Immediately thereafter I was hustled to a table on the concourse in center field for the Qdoba Burrito Eating contest. Myself, Private Griffith and Caleb had one minute in which to eat as much of a chicken burrito as we could. I totally eviscerated the thing and made a mess, but was declared the winner.
I was paired with a season ticket-holder named Michelle soon thereafter, and the two of us were tasked with catching foot-long sandwiches atop a Subway banner. The sandwiches (in actuality a pair of t-shirts inside a Subway wrapper), were shot across the outfield from a t-shirt gun.
Michelle and I went 0-for-3 at our assigned task.
Between games of the doubleheader, there was a National Guard swearing-in ceremony.
Shortly thereafter, I was one of a seemingly endless string of first-pitch participants. No pictures seem to exist of my ceremonial offering, but let me assure you that it was a strike.
This segued into the main event, an infield-dragging dance performance as a member of the Bad Apple Dancers. We shook our proverbial moneymakers to Miley Cyrus’ “Party in the USA.”
Afterward, we posed for the following photo.
Next up was a “Guess the Attendance” contest, in which I stood atop the dugout with on-field host Brad Shank (seen in the above pic on the far right) and failed to guess the evening’s correct attendance. I was then whisked outside the stadium into the outfield groundskeeping area to participate in a “Hamster Ball” race.
These things are bizarre — you enter into them while they are still deflated, and then a leaf blower is inserted. Soon you find yourself in a disconcerting spherical plastic echo chamber, propelling yourself down the third base line with the single-minded intensity of a domestic rodent.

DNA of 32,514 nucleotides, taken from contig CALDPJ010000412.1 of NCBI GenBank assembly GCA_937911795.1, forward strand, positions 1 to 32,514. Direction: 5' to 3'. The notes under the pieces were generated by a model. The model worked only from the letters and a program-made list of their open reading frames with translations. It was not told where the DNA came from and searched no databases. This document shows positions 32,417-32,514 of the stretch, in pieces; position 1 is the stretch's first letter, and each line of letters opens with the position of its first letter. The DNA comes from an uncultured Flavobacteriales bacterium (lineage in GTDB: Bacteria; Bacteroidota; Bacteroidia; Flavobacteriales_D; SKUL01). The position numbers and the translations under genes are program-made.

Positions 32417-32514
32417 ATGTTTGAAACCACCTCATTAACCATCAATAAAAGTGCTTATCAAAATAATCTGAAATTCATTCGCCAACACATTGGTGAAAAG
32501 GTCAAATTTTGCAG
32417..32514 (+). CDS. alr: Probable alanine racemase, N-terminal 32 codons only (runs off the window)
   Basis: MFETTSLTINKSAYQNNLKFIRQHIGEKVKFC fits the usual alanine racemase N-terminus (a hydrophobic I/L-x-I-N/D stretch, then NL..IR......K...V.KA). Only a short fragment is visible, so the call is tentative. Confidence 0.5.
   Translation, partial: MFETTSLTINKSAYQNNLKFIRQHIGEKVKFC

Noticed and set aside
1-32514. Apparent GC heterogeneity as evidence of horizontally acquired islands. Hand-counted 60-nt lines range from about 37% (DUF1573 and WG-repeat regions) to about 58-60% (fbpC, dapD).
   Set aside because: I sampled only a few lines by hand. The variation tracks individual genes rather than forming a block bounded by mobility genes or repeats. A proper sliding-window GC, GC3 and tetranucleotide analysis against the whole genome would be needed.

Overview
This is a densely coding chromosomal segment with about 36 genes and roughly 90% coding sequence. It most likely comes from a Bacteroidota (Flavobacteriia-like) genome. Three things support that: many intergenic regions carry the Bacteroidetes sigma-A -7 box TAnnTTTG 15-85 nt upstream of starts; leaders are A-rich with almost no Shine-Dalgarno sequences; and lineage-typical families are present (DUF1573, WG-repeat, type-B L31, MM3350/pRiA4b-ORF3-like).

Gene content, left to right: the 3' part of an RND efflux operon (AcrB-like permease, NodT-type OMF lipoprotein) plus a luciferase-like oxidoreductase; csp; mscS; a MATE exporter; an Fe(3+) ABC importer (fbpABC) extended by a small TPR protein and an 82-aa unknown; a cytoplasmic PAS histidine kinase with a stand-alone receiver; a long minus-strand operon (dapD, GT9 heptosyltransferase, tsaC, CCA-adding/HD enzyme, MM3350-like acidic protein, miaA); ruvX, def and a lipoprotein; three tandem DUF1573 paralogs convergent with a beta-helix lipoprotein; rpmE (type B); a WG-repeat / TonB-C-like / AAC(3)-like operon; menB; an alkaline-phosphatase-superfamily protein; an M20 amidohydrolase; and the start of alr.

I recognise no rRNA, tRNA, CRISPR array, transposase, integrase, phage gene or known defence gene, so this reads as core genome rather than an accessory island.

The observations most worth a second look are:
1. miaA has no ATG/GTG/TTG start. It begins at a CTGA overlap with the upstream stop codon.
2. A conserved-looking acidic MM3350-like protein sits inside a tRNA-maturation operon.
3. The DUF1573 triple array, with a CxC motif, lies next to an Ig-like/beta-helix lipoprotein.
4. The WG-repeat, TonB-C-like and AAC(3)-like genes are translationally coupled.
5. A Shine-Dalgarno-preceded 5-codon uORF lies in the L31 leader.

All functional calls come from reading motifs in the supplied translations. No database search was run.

By the time the second game ended, it was past 11:30 p.m. But was it time to shut things down? Of course not!
The TinCaps first staged the standard “Launch-A-Ball” contest. Activate your hula hoops!
You’d think that all this would have given me more than my fill of the TinCaps experience, and you’d be correct. Nonetheless, I returned the next day and spent the majority of the ballgame on a extensive food tour with culinary director Scott Kammerer. An article all about it has already appeared on MiLB.com. Read it!
I indeed sampled everything pictured. Clockwise from bottom left: Apple Dumpling, Cincinnati Chili Dog, Brisket Sandwich, Philly Cheesesteak, Turkey Leg. It was uniformly delicious, but Brisket Sandwich with Apple Dumpling for dessert would be my recommended pairing.
As the game was winding down I got a chance to catch up with Tug Haines. A New Jersey native, Haines is spending the entire season on the Minor League trail and documenting it on his website Casual Fan. This is an endeavor well worth supporting.
Video links should be added to this post shortly, and some further Fort Wayne odds and ends may appear throughout the next week. But, for now, I must humbly sign off.